Yankees’ Aaron Hicks opens up about season: ‘Honestly, horrible’

New York Yankees, Aaron Hicks

Despite having a 10.5-game lead in the AL East, the New York Yankees have had their fair share of adversity this season. Inconsistent performances and injuries have hit the team in waves the past few weeks, but one of the more notable players going through a cold streak is starting outfielder Aaron Hicks.

Hicks had a solid April, starting the season hitting .306 with a 42.6% on base rate. However, things fell off in May, hitting .127 with a 25% on base rate, failing to hit a home run. Things got a bit better in June, batting .247 with a 35.6% on base rate and his July was arguably his best yet, hitting .275 with a 41.2% on base rate, three homers, and 13 RBIs.

Fast-forward to the first week of August and Hicks is once again going through another cold streak, showing the inconsistencies that have plagued him all season. He’s hitting .125 with a 25% on-base rate and one RBI over seven games. In fact, he has just three hits in his last 35 at bats.

It is no surprise that general manager Brian Cashman was reportedly looking to unload his contract at the trade deadline a few days ago. Hicks is in the middle of a seven-year, $70 million deal with three seasons left until a club option for the 2026 season that includes a $1 million buy-out.

Hicks knows that he needs to perform better moving forward, reflecting on his season up to this point and using the word “horrible” to describe it.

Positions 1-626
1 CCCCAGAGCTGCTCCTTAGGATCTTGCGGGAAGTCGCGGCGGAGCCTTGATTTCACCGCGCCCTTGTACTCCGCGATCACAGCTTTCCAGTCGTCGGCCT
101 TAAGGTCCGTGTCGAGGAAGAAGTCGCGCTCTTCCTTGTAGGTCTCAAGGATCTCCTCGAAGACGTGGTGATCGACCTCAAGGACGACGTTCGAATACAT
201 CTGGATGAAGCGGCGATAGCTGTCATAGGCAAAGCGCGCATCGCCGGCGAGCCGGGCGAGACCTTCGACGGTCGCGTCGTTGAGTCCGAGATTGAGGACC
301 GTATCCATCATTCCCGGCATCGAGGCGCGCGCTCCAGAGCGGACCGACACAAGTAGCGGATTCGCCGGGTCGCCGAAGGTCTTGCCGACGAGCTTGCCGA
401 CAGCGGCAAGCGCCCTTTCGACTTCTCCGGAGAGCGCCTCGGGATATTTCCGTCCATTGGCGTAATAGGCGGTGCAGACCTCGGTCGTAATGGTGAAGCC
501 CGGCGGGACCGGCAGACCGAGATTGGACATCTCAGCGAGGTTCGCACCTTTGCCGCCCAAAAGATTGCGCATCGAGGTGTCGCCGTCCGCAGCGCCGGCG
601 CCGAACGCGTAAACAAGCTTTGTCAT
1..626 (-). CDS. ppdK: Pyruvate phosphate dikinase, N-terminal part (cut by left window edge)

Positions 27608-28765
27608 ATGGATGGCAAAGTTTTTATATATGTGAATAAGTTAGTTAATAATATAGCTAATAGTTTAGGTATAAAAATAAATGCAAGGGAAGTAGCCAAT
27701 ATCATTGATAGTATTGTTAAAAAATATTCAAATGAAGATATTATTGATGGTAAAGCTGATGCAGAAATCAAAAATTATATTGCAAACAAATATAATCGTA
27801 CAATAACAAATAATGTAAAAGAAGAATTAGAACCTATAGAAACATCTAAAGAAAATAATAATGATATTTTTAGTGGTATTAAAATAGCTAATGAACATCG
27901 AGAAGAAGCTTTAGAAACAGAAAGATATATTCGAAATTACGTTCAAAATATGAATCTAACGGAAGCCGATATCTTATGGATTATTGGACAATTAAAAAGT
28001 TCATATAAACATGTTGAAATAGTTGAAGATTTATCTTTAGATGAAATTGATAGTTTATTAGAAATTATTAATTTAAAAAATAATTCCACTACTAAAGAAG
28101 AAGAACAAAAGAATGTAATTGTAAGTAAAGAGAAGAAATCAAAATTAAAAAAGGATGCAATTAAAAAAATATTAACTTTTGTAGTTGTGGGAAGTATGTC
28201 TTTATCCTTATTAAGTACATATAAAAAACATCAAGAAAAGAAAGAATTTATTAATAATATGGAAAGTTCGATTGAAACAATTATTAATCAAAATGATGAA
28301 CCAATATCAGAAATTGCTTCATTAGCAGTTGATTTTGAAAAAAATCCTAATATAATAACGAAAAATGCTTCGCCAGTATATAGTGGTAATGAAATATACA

“Horrible. Honestly, horrible,” Hicks said of his season in an interview with The Athletic. “My on-base percentage has still been high, but there’ve been so many highs and lows. I started off the season good. I was hitting for a high average for a while. I wasn’t really hitting for much power. I then went into a deep slump where I had a lot of loud outs and wasn’t really doing much. I was struggling with guys in scoring position. That’s just the game.”

The New York Yankees simply aren’t getting a good return from Hicks:

Diving into his advanced analytics, Hicks ranks in the 28% percentile in average exit velocity and 20th percentile in hard-hit rate. He’s recording a 34.4% hard-hit rate with a 5% barrel rate, the lowest since his 2016 season. In addition, he has the lowest exit velocity of his career at 87.9 mph. Recording just 11 barrels over 348 plate appearances is simply unacceptable for a player that is earning $10 million per season on a lengthy contract.

Aaron doesn’t know what is future looks like with the Yankees. Cashman could try to move him in a bigger deal during the winter months.

“I don’t know. I’m signed here for four more years. You can’t really think about any of that stuff,” Hicks said of his future with the Yankees. “That’s really out of your control so it’s pointless to think about all of that stuff because it doesn’t really matter. The team is going to do what it’s going to do. I’m just out here trying to help this team win. All we’re trying to do is win a championship here, so if I’m a guy that’s in the lineup, cool. If I’m not, it is what it is. Having a tough year is not what you want to do.”

Cashman already executed a deadline trade to acquire Harrison Bader from the St. Louis Cardinals in exchange for lefty starter Jordan Montgomery. Come the postseason, Bader will take over in centerfield with Andrew Benintendi in left and Aaron Judge in right.

Prospectively, that will send Hicks to the bench with Giancarlo Stanton manning the designated hitter spot.

Since the Yankees clearly can’t rely on Hicks as a high leverage player, the expectation is they will try to move on from him after the season concludes. However, he has a few months left to right the ship, but hosting a 98 wRC+, indicating he’s 2% worse than the average MLB player certainly doesn’t indicate he can recover his form from four years ago when he hit 27 homers during the 2018 season.

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